Weka farmer takes on DOC: 'I'm prepared to go to jail' video


Roger Beattie explains his stance on farming weka.

Decades after he began farming and eating weka, renegade conservationist Roger Beattie is ready to become a martyr.

The Christchurch man has long dreamed of commercialising endangered species as a means of saving them.

He believes weka and kiwi should be farmed like sheep and cattle, cooked and served on dinner plates for a premium price.

Beattie farms eastern buff weka, a species extinct on the mainland, on his property in Lansdowne Valley. He has given hundreds of weka to wildlife reserves since he started in 1994 – one of his birds bred 17 chicks in a year, likely a record.

In that time, the odd weka has ended up on a dinner plate. They're top tucker, he said, and could be our national dish – a culinary curiosity attracting foodies the world over.

Beattie's views often put him at odds with Government authorities, particularly the Department of Conservation (DOC).

Roger Beattie holds a weka on his Lansdowne Valley farm.

Roger Beattie holds a weka on his Lansdowne Valley farm.

The agency is investigating Beattie for his latest venture.

The Weka Woo beanie, made from a blend of sheep and possum fur, comes with a single weka feather, a political statement symbolising Beattie's conservation battle. An identical beanie, Wyld, does not come with a weka feather. All profits go towards private weka conservation.

It is an offence to sell protected wildlife, including their feathers, under the Wildlife Act. The maximum punishment is two years' imprisonment.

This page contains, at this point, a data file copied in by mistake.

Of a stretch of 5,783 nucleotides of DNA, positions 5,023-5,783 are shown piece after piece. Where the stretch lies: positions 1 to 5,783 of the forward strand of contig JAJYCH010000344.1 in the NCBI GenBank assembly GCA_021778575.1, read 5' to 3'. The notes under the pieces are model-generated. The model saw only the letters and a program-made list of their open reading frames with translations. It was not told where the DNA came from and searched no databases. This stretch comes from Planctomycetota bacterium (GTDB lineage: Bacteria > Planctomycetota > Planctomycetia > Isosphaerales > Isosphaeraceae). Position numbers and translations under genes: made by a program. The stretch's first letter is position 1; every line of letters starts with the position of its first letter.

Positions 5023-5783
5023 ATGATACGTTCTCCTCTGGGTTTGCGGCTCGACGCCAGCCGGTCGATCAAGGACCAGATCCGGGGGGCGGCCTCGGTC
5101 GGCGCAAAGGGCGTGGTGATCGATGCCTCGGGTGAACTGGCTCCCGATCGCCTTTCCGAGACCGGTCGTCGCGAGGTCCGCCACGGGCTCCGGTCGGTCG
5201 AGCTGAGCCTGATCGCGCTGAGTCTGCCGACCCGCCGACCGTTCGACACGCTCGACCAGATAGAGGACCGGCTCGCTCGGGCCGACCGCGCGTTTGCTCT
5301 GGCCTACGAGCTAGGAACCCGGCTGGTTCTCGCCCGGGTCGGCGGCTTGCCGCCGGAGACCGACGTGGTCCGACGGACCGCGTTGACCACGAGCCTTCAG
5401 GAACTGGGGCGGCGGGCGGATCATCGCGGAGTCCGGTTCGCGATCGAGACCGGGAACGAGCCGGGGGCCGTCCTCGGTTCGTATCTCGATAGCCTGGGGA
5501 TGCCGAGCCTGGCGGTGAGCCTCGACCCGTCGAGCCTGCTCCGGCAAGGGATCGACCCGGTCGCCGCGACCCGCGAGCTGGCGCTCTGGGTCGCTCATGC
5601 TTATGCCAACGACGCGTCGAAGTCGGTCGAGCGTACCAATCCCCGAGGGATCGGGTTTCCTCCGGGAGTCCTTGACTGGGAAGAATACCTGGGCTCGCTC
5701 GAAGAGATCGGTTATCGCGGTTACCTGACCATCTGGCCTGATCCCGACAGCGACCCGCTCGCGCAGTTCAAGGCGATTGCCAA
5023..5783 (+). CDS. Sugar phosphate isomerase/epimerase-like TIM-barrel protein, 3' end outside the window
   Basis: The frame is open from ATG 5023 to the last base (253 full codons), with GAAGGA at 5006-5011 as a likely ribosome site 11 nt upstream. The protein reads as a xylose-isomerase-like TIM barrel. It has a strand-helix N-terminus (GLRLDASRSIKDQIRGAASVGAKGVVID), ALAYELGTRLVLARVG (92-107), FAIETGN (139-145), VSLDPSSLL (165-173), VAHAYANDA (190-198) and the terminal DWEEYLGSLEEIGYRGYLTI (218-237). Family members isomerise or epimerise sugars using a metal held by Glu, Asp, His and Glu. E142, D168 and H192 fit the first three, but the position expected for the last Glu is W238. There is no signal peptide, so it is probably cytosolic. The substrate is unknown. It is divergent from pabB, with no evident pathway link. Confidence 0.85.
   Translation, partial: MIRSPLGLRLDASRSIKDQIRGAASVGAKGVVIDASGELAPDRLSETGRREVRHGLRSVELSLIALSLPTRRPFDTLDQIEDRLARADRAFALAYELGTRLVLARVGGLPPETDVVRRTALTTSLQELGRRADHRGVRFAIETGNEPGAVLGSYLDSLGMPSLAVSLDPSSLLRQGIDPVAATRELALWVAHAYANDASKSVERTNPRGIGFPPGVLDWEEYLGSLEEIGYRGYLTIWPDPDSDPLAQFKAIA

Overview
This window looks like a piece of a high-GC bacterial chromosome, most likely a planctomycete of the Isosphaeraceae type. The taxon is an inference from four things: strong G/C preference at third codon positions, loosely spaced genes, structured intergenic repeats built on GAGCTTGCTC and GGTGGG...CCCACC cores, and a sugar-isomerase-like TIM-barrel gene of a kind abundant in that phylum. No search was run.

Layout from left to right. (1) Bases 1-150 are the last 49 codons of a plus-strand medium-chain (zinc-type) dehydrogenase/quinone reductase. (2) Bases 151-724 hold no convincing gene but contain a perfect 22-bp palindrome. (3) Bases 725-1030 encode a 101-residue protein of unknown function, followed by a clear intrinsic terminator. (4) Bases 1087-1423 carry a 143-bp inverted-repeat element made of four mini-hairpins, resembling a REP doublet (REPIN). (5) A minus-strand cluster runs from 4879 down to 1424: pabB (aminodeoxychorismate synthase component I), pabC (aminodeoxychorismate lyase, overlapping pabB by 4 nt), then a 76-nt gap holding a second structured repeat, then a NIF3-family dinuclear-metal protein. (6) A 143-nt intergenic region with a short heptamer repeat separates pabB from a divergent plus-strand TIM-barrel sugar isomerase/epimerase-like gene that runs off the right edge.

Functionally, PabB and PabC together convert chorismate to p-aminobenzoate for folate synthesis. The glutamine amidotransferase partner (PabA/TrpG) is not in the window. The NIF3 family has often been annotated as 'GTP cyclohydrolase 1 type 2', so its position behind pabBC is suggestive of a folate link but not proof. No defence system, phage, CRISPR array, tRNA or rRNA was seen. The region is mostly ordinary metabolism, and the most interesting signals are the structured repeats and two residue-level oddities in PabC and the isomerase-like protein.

Roger Beattie by the predator-proofed area on his Christchurch property.

Roger Beattie by the predator-proofed area on his Christchurch property.

Beattie maintained he was not selling the feathers – they came free with the hat, he said, and it was not illegal to give protected species away. It is a grey area.

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Regardless of the investigation, Beattie said he would not stop.

"Do they want to take me to court?" he said.


"I'm prepared to go to jail over it. You put me in jail and you make a martyr of me."

DOC declined to comment, citing the investigation.

Buff weka have maintained a healthy population on the Chatham Islands, where they can legally be hunted and eaten.

A weka is startled by a camera trap amongst the undergrowth on Roger Beattie's farm.

A weka is startled by a camera trap amongst the undergrowth on Roger Beattie's farm.

On the mainland all weka are protected, which means they cannot be killed, captured, or sold without DOC's permission.

Beattie has permits for his weka and does not kill them. However, he has had a number killed by predators, including stoats. Cooked weka looks a bit like a small roast chicken but according to Beattie tastes better than chicken, with a hint of mutton.

He feeds them organic chicken feed, which he scatters through his predator-proofed reserve while shouting "Weka Weka Woo." He cannot recall the origin of the phrase, but it was effective in summoning the birds from deep in the undergrowth.

Christchurch weka farmer Roger Beattie with a Weka Woo hat.

Christchurch weka farmer Roger Beattie with a Weka Woo hat.

Beattie has been described as an eco-anarchist with a knack for turning obscure ideas into successful businesses.

He farms giant kelp, sells paua pearls and breeds lines of obscure sheep, including one he helped invent.